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Further, when compared with an equivalent dose of MDZ-inj IN (5.0 mg), USL261 demonstrated improved relative midazolam bioavailability (by more than 30 percent) with similar pharmacodynamic effects and safety/tolerability profiles.  USL261 dosed up to 7.5 mg was generally well tolerated in this study.  The most common drug-related treatment-emergent adverse events were nasal discomfort, throat irritation, increased lacrimation, and dysgeusia (i.e. complaints about the taste). 

About Epilepsy
Epilepsy is a medical condition that is characterized by recurrent seizures.  More than two million people in the U.S. are estimated to be affected by epilepsy, with about 150,000 new cases of epilepsy diagnosed each year.1   Epilepsy can be associated with profound physical, psychological and social consequences that negatively impact people's lives.

About Seizure Clusters
Seizure clusters, also referred to as acute repetitive seizures, seizure flurries, crescendo seizures, cluster seizures, or bouts of increased seizure activity, consist of multiple seizures which occur over a relatively brief period of time with a pattern distinguishable from the patient's usual seizure pattern.2  

Reports of seizure cluster prevalence vary depending on the population evaluated.  Seizure clusters have been associated with worse seizure control.3  In a study conducted in a tertiary epilepsy center in patients with a broad range of seizure control, the prevalence of seizure clusters was close to 30%.3  The number of patients with epilepsy in the United States who experience seizure clusters has been estimated to be 152,000.4,5,6,7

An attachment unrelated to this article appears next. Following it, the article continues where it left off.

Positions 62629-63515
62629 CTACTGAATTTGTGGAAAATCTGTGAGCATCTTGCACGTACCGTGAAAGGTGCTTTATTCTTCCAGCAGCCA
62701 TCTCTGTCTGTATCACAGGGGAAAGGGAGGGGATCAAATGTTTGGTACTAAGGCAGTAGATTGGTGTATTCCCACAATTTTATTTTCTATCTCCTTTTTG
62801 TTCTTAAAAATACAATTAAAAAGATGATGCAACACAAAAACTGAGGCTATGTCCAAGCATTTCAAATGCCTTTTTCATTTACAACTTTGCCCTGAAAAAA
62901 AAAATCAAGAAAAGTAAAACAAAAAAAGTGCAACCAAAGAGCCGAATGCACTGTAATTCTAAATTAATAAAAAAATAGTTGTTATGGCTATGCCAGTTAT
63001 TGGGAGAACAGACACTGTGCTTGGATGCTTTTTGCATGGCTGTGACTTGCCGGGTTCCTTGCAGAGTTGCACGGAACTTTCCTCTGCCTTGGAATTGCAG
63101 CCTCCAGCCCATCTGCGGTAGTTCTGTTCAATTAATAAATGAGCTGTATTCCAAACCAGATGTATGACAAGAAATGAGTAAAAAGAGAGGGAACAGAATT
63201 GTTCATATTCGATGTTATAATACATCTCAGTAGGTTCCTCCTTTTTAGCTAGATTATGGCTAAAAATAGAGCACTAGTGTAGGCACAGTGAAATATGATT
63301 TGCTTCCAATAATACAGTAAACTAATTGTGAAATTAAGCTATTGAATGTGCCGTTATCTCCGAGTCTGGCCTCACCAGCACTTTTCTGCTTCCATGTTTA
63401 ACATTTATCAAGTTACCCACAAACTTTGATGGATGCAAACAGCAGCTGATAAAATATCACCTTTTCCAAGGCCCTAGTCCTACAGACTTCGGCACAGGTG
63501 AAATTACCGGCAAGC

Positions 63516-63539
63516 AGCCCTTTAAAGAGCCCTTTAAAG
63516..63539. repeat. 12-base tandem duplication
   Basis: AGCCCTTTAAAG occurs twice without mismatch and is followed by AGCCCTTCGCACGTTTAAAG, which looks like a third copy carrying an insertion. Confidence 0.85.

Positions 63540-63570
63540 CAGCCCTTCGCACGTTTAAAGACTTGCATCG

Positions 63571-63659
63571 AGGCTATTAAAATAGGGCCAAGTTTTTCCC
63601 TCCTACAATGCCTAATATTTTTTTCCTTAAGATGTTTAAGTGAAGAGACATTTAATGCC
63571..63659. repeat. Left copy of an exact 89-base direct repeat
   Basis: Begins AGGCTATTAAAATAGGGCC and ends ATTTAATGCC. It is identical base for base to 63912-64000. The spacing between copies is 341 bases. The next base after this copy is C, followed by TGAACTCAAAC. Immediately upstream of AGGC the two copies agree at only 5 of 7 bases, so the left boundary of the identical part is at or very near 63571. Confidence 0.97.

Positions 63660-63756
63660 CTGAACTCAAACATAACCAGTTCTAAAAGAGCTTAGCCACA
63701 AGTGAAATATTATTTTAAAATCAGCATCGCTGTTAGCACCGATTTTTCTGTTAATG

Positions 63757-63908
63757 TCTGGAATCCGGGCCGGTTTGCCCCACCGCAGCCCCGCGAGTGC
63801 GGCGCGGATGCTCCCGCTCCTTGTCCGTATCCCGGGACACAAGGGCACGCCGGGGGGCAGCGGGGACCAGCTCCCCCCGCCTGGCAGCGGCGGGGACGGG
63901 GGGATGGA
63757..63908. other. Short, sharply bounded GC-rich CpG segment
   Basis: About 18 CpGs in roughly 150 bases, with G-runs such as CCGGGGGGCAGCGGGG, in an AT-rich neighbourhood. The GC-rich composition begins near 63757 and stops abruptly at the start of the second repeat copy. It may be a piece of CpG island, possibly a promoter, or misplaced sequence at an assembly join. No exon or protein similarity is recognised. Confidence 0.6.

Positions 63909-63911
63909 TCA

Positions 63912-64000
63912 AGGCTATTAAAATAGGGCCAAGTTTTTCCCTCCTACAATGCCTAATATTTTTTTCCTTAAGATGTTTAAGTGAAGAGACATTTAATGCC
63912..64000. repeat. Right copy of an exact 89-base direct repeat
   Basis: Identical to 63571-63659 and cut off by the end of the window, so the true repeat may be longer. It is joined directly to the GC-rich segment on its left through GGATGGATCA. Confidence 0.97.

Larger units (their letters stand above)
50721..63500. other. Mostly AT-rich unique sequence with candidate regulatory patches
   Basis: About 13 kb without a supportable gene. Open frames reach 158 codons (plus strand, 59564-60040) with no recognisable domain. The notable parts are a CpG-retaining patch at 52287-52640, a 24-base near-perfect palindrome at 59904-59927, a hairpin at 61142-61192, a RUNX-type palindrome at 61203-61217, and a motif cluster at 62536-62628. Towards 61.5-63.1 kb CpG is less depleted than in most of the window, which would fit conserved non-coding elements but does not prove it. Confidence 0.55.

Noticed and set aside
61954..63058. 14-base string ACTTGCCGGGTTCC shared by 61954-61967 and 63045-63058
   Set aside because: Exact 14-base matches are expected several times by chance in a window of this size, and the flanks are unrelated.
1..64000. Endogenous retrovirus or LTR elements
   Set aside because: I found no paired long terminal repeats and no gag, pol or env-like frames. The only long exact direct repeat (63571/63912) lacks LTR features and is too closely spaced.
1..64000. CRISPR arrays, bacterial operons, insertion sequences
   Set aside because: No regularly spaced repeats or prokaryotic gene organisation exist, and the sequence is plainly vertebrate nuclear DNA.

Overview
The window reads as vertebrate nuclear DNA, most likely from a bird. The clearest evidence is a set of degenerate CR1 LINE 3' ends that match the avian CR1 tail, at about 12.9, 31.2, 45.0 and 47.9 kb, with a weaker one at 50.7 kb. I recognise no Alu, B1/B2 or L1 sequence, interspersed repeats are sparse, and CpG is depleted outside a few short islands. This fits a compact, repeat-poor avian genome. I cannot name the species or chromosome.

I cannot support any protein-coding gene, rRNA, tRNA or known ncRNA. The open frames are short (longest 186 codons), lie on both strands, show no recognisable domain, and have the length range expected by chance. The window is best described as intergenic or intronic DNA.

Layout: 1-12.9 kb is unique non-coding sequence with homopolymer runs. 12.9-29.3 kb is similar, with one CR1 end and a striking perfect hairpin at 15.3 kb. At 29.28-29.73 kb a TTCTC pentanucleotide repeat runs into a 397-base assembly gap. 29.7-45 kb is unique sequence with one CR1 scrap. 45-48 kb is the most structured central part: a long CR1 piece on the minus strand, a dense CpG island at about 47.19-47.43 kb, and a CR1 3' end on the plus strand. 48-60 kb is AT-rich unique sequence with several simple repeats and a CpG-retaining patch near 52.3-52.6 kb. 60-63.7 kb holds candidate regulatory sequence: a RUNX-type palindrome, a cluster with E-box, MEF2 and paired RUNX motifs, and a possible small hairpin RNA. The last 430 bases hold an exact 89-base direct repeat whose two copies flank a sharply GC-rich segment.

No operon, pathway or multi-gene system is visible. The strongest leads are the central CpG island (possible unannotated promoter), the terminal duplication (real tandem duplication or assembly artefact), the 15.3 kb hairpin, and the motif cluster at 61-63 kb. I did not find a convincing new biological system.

About Upsher-Smith
Upsher-Smith Laboratories, Inc., founded in 1919, is a growing, fully integrated pharmaceutical company dedicated to its mission of delivering high-value, high-quality therapies and solutions which measurably improve individuals' lives.  As a family-owned pharmaceutical company, we are able to adapt and thrive in a dynamic healthcare environment.  Our world is constantly evolving, and we are continually adapting to the ever-changing needs of patients, physicians, pharmacists, and healthcare organizations. Where there is a need, we will work to deliver solutions that simplify access to treatment, deliver better health outcomes, and enhance life.  Upsher-Smith has a particular focus on developing therapies for people living with central nervous system (CNS) conditions, such as seizure disorders.  For more information, visit


1. Available at:  Accessed October 23, 2015.


Dreifuss FE, Rosman NP, Cloyd JC, et al. A comparison of rectal diazepam gel and placebo for acute repetitive seizures. N Engl J Med. 1998;338:1869-75.


Haut SR, Shinnar S, and Moshe SL. Seizure Clustering: Risks and Outcomes.  Epilepsia.  2005;46(1):146-149.


Kobau R, Zahran H, Thurman DJ, et al. Epilepsy Surveillance Among Adults – 19 States, Behavioral Risk Factor Surveillance System, 2005.  MMWR.  2008;57:SS-6.


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Berg AT, Vickrey BG, Testa FM, et al. How long does it take for epilepsy to become intractable? A prospective investigation. Annals of Neurology. 2006;60:73-79.


Haut SR, Lipton RB, LeValley AJ, et al. Identifying seizure clusters in patients with epilepsy. Neurology. 2005 October 25;65(8):1313-1315.